Gender: Male
Posts: 9,550

21 May 2022, 2:10 am

I remember my first lucid dream. I was about 16 years old. I realised I was dreaming and began to control the content. I willed myself to be in a vehicle that was going very fast - it turned out to be a bus for some reason, but I got my wish, i.e. it was going very fast. Next thing I knew, I'd woken up. At least I thought I'd woken up, but actually it was one of those false awakenings. I was lying in bed in the dark and this barely-visible, beast-like thing was moving threateningly towards me from the foot of the bed. I felt that I'd broken the cosmic rules by interfering with the dream process for my own amusement, and was being punished for it. So I was rather put off trying again, as I was still rather superstitious in those days.

It's likely that my fear of lucid dreaming (particularly controlling them) led to my learning how to wake myself up whenever a dream became lucid, by taking control of my breathing. But what happened was that I got hypnopompic hallucinations:

https://www.sleepfoundation.org/how-sle ... ucinations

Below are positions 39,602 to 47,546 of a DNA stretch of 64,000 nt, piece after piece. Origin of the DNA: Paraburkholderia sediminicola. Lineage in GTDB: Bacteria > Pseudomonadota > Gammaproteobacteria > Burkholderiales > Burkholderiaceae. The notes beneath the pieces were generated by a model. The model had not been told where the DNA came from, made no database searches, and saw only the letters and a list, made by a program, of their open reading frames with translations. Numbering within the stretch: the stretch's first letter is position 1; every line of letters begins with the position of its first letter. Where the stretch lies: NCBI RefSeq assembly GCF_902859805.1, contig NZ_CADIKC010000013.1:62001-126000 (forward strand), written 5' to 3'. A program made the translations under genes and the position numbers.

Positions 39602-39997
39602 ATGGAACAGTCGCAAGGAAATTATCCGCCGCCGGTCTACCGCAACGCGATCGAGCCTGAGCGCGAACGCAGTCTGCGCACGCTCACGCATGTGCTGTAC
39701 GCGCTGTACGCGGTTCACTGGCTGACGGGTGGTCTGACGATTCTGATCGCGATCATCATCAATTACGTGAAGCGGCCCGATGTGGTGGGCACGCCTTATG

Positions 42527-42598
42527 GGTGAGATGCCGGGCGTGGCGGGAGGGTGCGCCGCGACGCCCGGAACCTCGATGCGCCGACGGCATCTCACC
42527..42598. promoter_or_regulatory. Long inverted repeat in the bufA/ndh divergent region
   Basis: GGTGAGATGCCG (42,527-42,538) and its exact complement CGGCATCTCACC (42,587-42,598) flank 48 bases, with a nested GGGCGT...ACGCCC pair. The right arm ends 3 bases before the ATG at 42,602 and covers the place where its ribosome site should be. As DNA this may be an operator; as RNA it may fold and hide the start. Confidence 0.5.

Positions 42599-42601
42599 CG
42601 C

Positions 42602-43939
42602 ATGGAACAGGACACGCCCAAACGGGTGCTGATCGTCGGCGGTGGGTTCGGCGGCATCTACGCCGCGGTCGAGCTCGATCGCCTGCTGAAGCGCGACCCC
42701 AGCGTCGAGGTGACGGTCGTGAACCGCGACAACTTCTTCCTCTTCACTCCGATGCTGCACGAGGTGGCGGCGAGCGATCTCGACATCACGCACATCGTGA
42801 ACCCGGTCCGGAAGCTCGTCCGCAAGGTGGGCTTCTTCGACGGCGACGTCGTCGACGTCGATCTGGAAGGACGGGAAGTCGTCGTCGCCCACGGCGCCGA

Mine were purely visual hallucinations, and the first couple of times it happened I was terrified. There was no sleep paralysis, it was just that after waking, if I closed my eyes again I hallucinated. So I'd keep my eyes open, turn on the light, and sit there for a while until it was safe to go back to sleep. But I was also fascinated by these strange visions, and eventually plucked up the courage to let one happen. It was amazing, like a technicolor film. I saw a blue sky with smoke rising, then the "camera" moved down to ground level and I saw the smoke was coming from a chimney in a greenhouse, and I recognised it as the neighbour's greenhouse as viewed from the bottom of our garden. Then I saw on top of our heap of garden waste two figures, which I thought might be aliens from space. The camera zoomed in and I saw they were made entirely of little bits of brightly-coloured paper, all shaking slightly with the breeze, with nothing between them to connect them, but somehow staying together in the form of those humanoid figures via unseen forces. That's where the hallucination ended. I was amazed.